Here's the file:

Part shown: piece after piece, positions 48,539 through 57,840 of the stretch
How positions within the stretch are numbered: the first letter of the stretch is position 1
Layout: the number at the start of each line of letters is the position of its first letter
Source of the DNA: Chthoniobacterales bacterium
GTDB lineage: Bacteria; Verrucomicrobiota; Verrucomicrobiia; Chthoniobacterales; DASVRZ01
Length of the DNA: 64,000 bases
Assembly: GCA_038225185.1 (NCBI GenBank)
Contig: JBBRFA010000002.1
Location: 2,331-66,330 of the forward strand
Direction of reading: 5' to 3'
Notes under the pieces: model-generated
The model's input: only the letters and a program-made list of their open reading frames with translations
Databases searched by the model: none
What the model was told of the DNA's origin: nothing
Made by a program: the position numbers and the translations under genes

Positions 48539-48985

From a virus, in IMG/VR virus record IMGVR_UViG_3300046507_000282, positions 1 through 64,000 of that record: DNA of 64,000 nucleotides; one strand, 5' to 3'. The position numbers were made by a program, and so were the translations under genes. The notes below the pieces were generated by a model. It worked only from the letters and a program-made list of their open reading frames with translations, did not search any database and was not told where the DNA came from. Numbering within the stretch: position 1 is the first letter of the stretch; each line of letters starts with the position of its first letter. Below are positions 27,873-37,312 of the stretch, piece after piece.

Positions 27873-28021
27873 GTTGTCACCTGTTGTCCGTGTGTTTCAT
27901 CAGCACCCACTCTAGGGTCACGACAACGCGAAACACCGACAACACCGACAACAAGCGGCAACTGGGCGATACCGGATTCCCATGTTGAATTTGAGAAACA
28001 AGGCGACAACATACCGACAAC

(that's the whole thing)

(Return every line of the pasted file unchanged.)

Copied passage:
Part shown: piece after piece, positions 48,539 through 57,840 of the stretch
How positions within the stretch are numbered: the first letter of the stretch is position 1
Layout: the number at the start of each line of letters is the position of its first letter
Source of the DNA: Chthoniobacterales bacterium
GTDB lineage: Bacteria; Verrucomicrobiota; Verrucomicrobiia; Chthoniobacterales; DASVRZ01
Length of the DNA: 64,000 bases
Assembly: GCA_038225185.1 (NCBI GenBank)
Contig: JBBRFA010000002.1
Location: 2,331-66,330 of the forward strand
Direction of reading: 5' to 3'
Notes under the pieces: model-generated
The model's input: only the letters and a program-made list of their open reading frames with translations
Databases searched by the model: none
What the model was told of the DNA's origin: nothing
Made by a program: the position numbers and the translations under genes

Positions 48539-48985

From a virus, in IMG/VR virus record IMGVR_UViG_3300046507_000282, positions 1 through 64,000 of that record: DNA of 64,000 nucleotides; one strand, 5' to 3'. The position numbers were made by a program, and so were the translations under genes. The notes below the pieces were generated by a model. It worked only from the letters and a program-made list of their open reading frames with translations, did not search any database and was not told where the DNA came from. Numbering within the stretch: position 1 is the first letter of the stretch; each line of letters starts with the position of its first letter. Below are positions 27,873-37,312 of the stretch, piece after piece.

Positions 27873-28021
27873 GTTGTCACCTGTTGTCCGTGTGTTTCAT
27901 CAGCACCCACTCTAGGGTCACGACAACGCGAAACACCGACAACACCGACAACAAGCGGCAACTGGGCGATACCGGATTCCCATGTTGAATTTGAGAAACA
28001 AGGCGACAACATACCGACAAC